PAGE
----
Hollywood has always had an shall we say, interesting relationship with video games, and movies based on video games. Generally speaking, with the exception of maybe the first 3 Resident Evil movies, any kind of video game movie has always had a reputation of just being just plain bad. Almost never following the source material script, displaying well-known characters in all the wrong lights, terrible acting choices, the list of sins is a mile and a half long. However, it seems things might finally be looking up thanks to the upcoming release of Detective Pikachu.
Detective Pikachu, which releases on Friday, already has a 67% rating on Rotten Tomatoes. This is the all-time highest rating a video game-based movie has ever received on the movie ranking site. And if things hold with the fans ratings, it is on track to be the first movie of its kind to receive the honor of “certified fresh”. Resident Evil didn’t even get that far.
It seems Nintendo made the right choice in entrusting the beloved franchise to WB and Legend Pictures. And then casting Ryan Reynolds to voice the titular character was just the icing on the cake this video game movie needed to really show the fans they meant business. This is no longer some weird rumor on the message boards, nor is it some weirdly expensive marketing ploy for another movie. This is a real, live-action Pokemon movie, and according to the Japanese fans and American critics so far, it’s actually really freaking good and fun.
Nintendo has always been notoriously protective of their franchises after the past failures with Hollywood. When I was a child, seeing a Pokemon movie in theaters was nothing but a dream. Granted we did get most of the animated movies, but that’s just not the same. Fan artists have had a long history of showing us what some of the monsters might look like if brought to life, and one of them actually did have the chance to consult with the real film.
Most fans, I’m sure, would still have preferred they used the script from one of the core series game, but honestly, I don’t see that working at all for a movie. From how long the games are, to the sheer amount of material they contain for a possible screen adaption, it would just be too much. I’m glad they went with the runaway success of the an obscure side-game that Nintendo had so little faith in they only gave it an eshop release and almost didn’t release stateside. Truth be told, the game Detective Pikachu was basically made for a movie adaption. The tale of a boy, looking for his father who happens upon a talking Pikachu that’s also an ace detective. I’m not being sarcastic here, I promise. When I read the plot of the game, I thought I was reading the plot for a potential movie.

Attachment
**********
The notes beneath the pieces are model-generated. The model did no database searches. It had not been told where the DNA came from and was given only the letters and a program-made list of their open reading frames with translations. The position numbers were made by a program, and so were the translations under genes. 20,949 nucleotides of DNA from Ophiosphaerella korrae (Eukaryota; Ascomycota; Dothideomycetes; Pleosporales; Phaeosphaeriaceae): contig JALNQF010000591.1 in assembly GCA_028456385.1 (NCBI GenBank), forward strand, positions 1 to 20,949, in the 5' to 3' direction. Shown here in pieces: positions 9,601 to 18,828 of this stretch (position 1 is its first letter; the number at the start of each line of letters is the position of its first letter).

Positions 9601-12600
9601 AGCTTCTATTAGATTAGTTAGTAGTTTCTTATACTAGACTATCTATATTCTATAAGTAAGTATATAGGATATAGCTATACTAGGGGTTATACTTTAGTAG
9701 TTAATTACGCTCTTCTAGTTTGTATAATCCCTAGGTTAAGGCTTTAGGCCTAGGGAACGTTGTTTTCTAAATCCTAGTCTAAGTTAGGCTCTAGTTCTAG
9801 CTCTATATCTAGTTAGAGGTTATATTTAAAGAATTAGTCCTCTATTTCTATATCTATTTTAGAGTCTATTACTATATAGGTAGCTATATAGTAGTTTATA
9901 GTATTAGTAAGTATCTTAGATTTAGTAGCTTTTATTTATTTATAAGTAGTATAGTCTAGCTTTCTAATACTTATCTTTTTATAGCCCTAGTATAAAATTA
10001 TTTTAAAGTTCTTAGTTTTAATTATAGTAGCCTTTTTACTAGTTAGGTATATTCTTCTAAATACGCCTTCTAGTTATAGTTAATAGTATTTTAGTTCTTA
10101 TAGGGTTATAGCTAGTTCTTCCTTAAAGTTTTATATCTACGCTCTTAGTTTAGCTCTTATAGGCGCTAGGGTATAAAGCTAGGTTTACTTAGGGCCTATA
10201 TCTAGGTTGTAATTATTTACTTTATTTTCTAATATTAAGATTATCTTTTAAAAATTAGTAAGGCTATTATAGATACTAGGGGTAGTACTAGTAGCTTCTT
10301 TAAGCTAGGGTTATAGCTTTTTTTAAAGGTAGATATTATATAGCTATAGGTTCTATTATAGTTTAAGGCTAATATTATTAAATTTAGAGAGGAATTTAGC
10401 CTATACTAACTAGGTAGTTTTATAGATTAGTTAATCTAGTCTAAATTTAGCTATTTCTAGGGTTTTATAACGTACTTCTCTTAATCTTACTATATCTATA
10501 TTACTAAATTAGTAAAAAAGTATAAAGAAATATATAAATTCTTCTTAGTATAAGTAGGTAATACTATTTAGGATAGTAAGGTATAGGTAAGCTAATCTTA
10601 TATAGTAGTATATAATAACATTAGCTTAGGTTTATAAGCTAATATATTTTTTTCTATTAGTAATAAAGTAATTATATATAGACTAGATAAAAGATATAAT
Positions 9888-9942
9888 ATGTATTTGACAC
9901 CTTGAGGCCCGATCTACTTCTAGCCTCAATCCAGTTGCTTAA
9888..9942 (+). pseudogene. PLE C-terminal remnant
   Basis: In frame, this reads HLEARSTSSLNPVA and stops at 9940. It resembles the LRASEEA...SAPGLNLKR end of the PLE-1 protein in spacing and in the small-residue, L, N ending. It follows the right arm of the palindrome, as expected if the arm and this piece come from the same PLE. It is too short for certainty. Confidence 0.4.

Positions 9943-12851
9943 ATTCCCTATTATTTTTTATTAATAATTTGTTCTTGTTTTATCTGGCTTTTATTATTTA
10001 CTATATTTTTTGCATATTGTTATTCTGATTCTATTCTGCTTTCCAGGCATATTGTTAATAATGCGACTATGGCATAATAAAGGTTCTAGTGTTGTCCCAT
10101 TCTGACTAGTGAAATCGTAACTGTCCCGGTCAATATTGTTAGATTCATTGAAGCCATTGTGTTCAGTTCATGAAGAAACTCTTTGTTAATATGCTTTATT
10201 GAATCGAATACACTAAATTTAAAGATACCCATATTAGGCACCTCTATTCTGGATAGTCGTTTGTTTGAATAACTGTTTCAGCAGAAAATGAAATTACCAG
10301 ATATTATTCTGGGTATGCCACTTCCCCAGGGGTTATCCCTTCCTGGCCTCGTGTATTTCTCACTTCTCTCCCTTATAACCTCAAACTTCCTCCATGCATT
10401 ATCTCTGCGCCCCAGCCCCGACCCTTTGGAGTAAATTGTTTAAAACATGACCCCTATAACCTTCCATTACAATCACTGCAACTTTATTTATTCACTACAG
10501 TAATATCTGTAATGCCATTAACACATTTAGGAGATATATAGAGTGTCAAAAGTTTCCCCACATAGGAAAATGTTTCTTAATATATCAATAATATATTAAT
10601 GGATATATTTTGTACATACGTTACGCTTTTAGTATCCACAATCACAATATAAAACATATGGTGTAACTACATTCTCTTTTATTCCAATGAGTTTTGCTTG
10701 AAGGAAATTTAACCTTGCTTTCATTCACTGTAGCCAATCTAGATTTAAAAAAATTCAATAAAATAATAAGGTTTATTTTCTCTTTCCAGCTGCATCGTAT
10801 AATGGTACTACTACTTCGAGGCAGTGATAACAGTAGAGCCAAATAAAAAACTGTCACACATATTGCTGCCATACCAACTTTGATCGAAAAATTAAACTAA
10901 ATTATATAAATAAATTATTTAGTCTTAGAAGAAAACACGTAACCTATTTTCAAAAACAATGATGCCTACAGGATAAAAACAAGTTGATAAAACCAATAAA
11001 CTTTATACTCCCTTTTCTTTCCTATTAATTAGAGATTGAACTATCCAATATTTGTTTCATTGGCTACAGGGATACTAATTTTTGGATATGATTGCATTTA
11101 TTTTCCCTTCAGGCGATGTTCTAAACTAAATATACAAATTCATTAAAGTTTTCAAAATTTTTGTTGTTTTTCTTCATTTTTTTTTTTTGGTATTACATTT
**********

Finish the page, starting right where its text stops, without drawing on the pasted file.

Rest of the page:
Perhaps that’s what Hollywood needed all along for a decent video game movie; a plot that actually translates to a screenplay. Let’s think about this for a moment as we reflect up all the video game movies of the past, the ones were so campy it was hilarious, the ones that made us throw up in our mouths for all the wrong reasons, and the ones that made us wonder why we didn’t just download the cell camera pirate video and save $10. Mortal Kombat: a game that primarily centers around one on one matches that end with spines being ripped out, fun as hell to play, not really much for a movie plot. The Mario Brothers: the games are all about wondering around a side-scrolling kingdom to save a princess, there is somewhat of a movie plot there, but the move we got did… something else. Ratchet & Clank, basically does play out like a wild and wacky CG movie to be fair, but the movie we got didn’t really do much with that and was really just all the cutscenes re-animated. This list goes on. From the wonderfully campy Street Fighter movies that just didn’t take themselves seriously, to Doom, a script that not even Dwayne Johnson’s muscles and sweat could save.
Video game-movies have had an extremely bad rep for the last few decades, and when Sonic the Hedgehog was revealed, all the hope and hype we had gained from the Detective Pikachu trailers was dashed for a brief moment. However, Sonic’s design is supposedly being redone, and Detective Pikachu is already on track to the only video game movie we watch, not because we know it’ll be horrible and we just need a quick laugh, not because we’re hate-watching out of spite of the haters, nor because we have a small glimmer of hope the critics are wrong. And if we want more of these high quality movies worthy to bear our favorite video game characters’ names, then Detective Pikachu deserves a chance to prove to us it is possible to make a genuinely fun, interesting video game-based movie with decent acting and plot that makes complete sense in the universe.
Is the “Video game Curse” finally lifted? Maybe. Maybe this is a fluke. But I for one, am going to march into that theater on Friday, proudly wearing my officially licensed Pokemon Trainer T-shirt and watch that I’ve been waiting for, for over 19 years.